Can't you just use the Lyapunov convexity theorem directly?

As usual, identify $\ell^\infty(G)$ with $C(\beta G)$, and work with $\beta G$ the Stone-Cech compactification. As this is a compact Hausdorff space, if $\mu$ is a regular measure on $\beta G$ then an atom of $\mu$ must be a point. So we can decompose $\mu$ as something in $\ell^1(\beta G)$ together with an atom-less measure, say a member of $M_c(\beta G)$ (continuous measures).

(Left) translation by members of $G$ give automorphisms of $\beta G$, and hence leave $\ell^1(\beta G)$ and $M_c(\beta G)$ invariant. I claim that nothing in $\ell^1(\beta G)$ can be left invariant. Let $\mu\in\ell^1(\beta G)$ be left invariant. Write $\beta G$ as the disjoint union of $G$-orbits, say $\bigcup_i G u_i$. Then $\mu$ must be supported on finite orbits (else we couldn't sum the coefficients, so we wouldn't be in $\ell^1$). If $u\in\beta G$ with $Gu$ finite, then there is $s\not=e$ in $G$ with $su=u$. Realise $u$ as an ultrafilter. Let $A\subseteq G$ be maximal with $A\cap s^{-1}A=\emptyset$. This means that if $r\not\in A$ then there is $t\in (A\cup\{r\}) \cap (s^{-1}A\cup\{s^{-1}r\})$, which implies that $t=r\in s^{-1}A\cup\{s^{-1}r\}$, that is, $sr\in A$. So $r\not\in A\implies sr\in A \implies r\in s^{-1}A$, so $G=A\cup s^{-1}A$. So Zorn implies there is $A\subseteq G$ with $A \cap s^{-1}A=\emptyset$ and $A\cup s^{-1}A=G$. Then either $A\in u$ so $A\in su$ so $s^{-1}A\in u$, contradiction; or $s^{-1}A\in u$ so $A\in su=u$ contradiction.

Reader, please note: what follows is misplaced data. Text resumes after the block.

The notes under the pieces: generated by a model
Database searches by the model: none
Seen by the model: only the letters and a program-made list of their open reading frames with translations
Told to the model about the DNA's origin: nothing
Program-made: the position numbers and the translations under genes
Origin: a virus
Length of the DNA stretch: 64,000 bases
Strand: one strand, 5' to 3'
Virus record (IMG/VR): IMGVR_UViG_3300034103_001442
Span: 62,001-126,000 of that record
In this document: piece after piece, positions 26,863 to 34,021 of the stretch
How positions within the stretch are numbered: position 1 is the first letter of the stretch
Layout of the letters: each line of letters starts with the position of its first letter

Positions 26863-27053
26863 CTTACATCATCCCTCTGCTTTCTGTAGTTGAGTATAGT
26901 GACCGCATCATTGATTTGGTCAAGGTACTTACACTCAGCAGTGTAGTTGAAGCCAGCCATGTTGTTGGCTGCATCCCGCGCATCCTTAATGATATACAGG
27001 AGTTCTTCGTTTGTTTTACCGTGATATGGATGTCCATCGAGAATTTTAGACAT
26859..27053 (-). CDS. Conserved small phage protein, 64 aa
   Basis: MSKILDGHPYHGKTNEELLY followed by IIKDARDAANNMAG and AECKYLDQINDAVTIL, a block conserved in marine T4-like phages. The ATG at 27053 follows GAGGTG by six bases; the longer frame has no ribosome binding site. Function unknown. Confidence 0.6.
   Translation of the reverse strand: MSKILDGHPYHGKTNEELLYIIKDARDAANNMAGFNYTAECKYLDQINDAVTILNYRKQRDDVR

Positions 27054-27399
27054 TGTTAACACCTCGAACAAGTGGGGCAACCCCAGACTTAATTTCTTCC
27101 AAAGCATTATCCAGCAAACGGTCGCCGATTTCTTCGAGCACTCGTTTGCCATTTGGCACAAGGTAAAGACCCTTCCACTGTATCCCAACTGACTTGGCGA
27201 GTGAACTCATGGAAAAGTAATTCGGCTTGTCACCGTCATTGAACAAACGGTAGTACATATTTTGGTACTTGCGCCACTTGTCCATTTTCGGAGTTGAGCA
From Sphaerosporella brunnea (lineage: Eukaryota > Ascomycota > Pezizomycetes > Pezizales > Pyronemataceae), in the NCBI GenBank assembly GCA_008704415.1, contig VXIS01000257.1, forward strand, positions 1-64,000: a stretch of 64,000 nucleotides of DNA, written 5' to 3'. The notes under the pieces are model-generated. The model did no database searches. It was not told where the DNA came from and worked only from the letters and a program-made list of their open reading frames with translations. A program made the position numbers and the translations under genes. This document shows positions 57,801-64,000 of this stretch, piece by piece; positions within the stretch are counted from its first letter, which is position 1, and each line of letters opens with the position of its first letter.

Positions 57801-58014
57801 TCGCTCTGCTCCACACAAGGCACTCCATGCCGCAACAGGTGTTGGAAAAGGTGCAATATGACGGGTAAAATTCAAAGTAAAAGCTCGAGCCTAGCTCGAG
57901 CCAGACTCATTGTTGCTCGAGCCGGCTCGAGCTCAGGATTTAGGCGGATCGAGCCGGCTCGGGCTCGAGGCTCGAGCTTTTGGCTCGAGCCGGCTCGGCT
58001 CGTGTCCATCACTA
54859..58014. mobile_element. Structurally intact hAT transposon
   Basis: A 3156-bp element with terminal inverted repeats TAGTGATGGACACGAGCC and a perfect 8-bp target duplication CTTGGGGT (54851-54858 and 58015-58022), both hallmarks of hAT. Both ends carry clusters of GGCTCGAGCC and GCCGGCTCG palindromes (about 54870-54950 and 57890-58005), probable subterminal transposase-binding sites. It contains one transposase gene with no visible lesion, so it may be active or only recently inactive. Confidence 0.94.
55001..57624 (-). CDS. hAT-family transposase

So I (hope!) I've shown that actually for any $u\in\beta G$, the orbit map $G\rightarrow\beta G; s\mapsto su$ is injective.

In particular, invariant means live in $M_c(\beta G)$, and so are atom-less, and so now we can just apply Lyapunov.

Edit: As Valerio points out, this shows that $X=\{ (\mu_1(A),\cdots,\mu_n(A)) : A\subseteq\beta G \text{ is Borel}\}$ is a convex set in $[0,1]^n$. Now, each $A\subseteq G$ induces the clopen set $O_A=\{ u\in\beta G: A\in u \}$, and these sets $O_A$ form a base for the topology. Now each $\mu_i$ is regular, so given $\epsilon>0$ and $A\subseteq\beta G$ Borel, we can find $B,C\subseteq G$ with $O_B \subseteq A\subseteq O_C$ and with $\mu_i(C)-\mu_i(B)<\epsilon$, for all $i$ (under the obvious abuse of notation). (This follows as any open set is a union of sets of the form $O_C$, and then approximate with a finite union.) So $Y=\{ (\mu_1(A),\cdots,\mu_n(A)) : A\subseteq G\}$ is a subset of $X$, and is dense in $X$. I don't see right now why $Y$ need be convex.

  • $\begingroup$ There is something that is not clear to me. The solutions sets $K_1,\ldots, K_n$ that you find live inside $\beta G$. Is it trivial that $K_i'=K_i\cap G$ is a solution of the original problem? $\endgroup$ – Valerio Capraro May 24 '12 at 16:48

Your Answer

By clicking “Post Your Answer”, you agree to our terms of service, privacy policy and cookie policy

Not the answer you're looking for? Browse other questions tagged or ask your own question.